EIGHTEENTH: Seek combination chances based upon your opponent's king position or any unguarded pieces he may have. In the opening white's problem is to preserve his initial superiority whereas black's problem is to secure equality. Therefore, white attacks while black defends.
Avoid over-hasty attacks before completing development. Take sufficient
care when calculating. When the advantage is of an enduring type, Le., weak
enemy pawns and squares, you can afford to strengthen your position to the
maximum before beginning the final assault. When the opponent's forces
are diverted to the defense of a weakness, the attacker can then make decisive
thrusts on the other side of the board.
Many games are lost by tactical blunders. Many would be saved if the
player took the PRECAUTION, before making EVERY move, of looking around
the board for any tactical possibilities present (a) in the position as it stands, and
(b) in the position, which will occur after he has moved.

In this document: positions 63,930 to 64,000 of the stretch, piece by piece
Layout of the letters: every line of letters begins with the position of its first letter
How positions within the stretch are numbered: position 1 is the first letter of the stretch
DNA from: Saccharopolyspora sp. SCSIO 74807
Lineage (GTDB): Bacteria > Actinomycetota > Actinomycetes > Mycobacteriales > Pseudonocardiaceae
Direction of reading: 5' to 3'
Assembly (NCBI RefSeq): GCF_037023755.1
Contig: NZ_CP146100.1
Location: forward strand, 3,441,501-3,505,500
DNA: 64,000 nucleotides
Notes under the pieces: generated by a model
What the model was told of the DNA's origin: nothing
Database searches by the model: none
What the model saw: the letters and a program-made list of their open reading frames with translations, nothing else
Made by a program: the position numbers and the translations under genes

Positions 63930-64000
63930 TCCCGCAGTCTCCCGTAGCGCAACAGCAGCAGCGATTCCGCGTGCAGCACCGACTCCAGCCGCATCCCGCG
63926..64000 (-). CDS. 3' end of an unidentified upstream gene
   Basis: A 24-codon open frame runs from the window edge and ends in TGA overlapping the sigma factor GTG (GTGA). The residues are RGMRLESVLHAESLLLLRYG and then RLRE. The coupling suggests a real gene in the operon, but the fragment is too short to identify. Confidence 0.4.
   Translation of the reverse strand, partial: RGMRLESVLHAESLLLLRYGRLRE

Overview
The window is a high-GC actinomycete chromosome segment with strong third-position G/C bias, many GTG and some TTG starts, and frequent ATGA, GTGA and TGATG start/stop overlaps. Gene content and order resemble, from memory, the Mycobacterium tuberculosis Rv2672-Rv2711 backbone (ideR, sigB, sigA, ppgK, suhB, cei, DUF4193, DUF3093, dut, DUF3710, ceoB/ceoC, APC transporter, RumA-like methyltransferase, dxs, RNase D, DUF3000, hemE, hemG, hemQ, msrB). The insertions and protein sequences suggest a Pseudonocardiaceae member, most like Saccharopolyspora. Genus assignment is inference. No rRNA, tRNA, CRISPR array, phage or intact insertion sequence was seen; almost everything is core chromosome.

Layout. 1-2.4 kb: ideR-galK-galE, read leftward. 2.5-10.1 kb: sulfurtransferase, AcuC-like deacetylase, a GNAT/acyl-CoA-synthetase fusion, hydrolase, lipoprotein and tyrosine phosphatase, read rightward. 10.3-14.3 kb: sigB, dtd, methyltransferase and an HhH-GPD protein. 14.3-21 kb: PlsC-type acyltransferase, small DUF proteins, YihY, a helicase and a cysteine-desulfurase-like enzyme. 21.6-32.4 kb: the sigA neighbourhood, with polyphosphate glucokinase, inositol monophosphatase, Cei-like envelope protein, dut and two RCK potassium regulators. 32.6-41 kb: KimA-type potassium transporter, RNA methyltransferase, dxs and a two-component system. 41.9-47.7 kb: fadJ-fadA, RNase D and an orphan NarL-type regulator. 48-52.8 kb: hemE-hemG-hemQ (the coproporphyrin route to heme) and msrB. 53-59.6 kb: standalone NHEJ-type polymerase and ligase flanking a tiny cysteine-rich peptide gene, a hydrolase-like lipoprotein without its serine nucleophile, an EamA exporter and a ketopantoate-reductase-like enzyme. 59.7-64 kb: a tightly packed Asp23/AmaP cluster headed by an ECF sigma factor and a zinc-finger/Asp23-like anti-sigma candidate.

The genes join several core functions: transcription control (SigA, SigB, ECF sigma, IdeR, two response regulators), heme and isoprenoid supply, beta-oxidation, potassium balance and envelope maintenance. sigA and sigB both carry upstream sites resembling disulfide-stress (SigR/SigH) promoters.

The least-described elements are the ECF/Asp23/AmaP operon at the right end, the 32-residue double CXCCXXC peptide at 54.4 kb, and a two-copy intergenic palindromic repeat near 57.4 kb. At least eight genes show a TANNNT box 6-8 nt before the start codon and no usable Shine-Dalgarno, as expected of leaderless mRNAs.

Books: duMonfs 'The Basis of Combination in Chess' and Reinfeld's'1001
If you have few opportunities for reading, try in your own games to practice
looking briefly around each move for combination chances based upon your
opponents king's position or any unguarded pieces he may have.
THE ART OF DEFENSE
The art of defense is one of the most difficult in chess; not only because of
the intrinsic care and avoidance of error required in defensive positions, but also,
because, psychologically, the inexperienced defender is liable to PANIC, LOSE
HEART, or BECOME INPATIENT.
It is necessary to make every move count when a sacrificial attack is in